Tag Archives: Africa

George Osodi


For more than five centuries the fortunes of the Niger Delta have been closely tied to that of the global economy. For its slave ports, then palm oil industry, and most recently, through the discovery of crude oil in the 1950s. Oil multinationals soon came to the fore, working in alliance with a local elite to strip the region of its wealth and despoil it. At the receiving end are the region’s impoverished inhabitants: left with a poisoned environment, faced with a government that never cares and victims of rival armed militant groups laying claim to territories.

from Delta Nigeria – The Rape of Paradise

on the web:

Vasco Araújo


Botânica, 2014

Vasco Araújo works in a variety of media, including video, installation and photography, to explore ideas of community and marginality. Gestures of seduction, cultural stereotypes, political characteristics as well as sexual identities have all been the focus of his work. It has been described as Baroque in its literary, historical and art historical references and he draws the viewer into looking at society, providing both honest as well as artificial reflections.

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Nomusa Makhubu

nomusa the gazenomusa_web

Self-Portrait series, 2007-2013

Makhubu has established herself as one of the new generation of lens based artists to explore issues of identity, culture, land, rights, economy and religion. Her acclaimed series, Self-Portrait Project alludes to the continued alienation and estrangement in an era where the focus is inclined toward self and individual identity as opposed to collective and communal life. One of the canonical meanings that Achille Mbembe (2002: 241) argues can be attributed to slavery and colonialism (as well as Apartheid) is dispossession, a process in which juridical and economic procedures have led to material expropriation. Makhubu’s latest series The Flood has received deserved critical acclaim. It marks a departure from her previous work, shifting from the personal to the public.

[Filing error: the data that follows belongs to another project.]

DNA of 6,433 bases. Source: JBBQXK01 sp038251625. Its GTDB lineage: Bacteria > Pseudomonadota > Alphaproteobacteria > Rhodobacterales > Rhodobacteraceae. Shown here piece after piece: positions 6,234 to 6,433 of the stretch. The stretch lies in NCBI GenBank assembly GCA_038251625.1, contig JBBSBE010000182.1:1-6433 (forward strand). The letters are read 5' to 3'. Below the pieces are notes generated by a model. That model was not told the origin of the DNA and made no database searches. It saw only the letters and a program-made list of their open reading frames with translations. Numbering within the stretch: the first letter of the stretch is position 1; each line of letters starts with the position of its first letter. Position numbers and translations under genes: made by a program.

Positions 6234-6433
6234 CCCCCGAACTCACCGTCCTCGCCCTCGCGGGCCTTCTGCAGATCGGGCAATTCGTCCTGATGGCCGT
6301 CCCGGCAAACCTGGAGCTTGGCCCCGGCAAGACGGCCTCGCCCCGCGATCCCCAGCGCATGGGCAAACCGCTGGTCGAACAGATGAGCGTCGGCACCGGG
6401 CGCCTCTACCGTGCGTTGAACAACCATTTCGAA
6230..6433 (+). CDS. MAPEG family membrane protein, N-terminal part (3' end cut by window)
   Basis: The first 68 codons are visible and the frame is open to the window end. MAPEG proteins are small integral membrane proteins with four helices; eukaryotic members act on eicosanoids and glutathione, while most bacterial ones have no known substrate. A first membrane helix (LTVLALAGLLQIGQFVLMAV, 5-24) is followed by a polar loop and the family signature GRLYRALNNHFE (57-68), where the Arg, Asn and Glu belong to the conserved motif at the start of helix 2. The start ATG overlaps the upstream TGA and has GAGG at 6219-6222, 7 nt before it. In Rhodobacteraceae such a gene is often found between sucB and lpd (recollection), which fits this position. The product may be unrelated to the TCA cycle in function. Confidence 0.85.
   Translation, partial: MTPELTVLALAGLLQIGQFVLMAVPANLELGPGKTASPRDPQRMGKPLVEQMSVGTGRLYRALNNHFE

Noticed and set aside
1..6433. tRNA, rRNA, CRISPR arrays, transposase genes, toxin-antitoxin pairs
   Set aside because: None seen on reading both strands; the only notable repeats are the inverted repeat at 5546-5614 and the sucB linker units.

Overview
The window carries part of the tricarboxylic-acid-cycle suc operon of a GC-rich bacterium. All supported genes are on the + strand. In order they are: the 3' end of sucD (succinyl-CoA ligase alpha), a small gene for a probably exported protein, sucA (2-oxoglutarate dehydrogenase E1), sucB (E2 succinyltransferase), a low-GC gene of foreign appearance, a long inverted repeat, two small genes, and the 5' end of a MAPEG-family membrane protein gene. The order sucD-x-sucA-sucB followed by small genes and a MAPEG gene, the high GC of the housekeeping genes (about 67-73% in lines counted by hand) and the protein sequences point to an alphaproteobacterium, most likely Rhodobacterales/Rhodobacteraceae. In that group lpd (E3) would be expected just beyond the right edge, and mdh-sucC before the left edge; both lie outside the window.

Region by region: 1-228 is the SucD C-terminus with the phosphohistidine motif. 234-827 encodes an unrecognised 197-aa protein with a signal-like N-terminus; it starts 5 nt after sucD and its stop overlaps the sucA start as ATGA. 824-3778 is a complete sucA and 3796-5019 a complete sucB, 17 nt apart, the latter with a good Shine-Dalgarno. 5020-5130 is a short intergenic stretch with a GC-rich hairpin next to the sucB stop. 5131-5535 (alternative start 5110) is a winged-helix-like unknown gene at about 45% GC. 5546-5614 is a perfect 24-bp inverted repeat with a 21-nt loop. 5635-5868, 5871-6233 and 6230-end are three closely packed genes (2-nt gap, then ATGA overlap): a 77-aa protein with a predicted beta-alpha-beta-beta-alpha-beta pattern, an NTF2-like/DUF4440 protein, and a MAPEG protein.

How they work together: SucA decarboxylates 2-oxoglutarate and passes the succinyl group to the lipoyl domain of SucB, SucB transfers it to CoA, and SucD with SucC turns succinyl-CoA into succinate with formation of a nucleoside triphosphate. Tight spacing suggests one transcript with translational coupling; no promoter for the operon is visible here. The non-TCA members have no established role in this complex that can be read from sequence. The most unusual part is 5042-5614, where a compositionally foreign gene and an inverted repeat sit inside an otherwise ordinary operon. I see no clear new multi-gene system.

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Santu Mofokeng


The Black Photo Album/ Look at me: 1890 – 1950

These are images that urban black working- and middle-class families had commissioned, requested, or tacitly sanctioned. They are left behind by dead relatives, where they sometimes hang on obscure parlor walls in the townships. In some families they are coveted as treasures, displacing totems in discursive narratives about identity, lineage, and personality. Continue reading Santu Mofokeng

Jackie Nickerson


Terrain is a book of portrait and landscape photographs descriptive of the materiality of labour on a variety of Southern and East African farms. The latest instalment in Nickerson’s long-term enquiry into farm labour, Terrain is neither an impartial nor all-encompassing document of working life in sub-Saharan Africa’s largest employment sector, even if the photographs are underpinned by Nickerson’s acute awareness of these environments as politicised spaces. 

from jackienickerson.com

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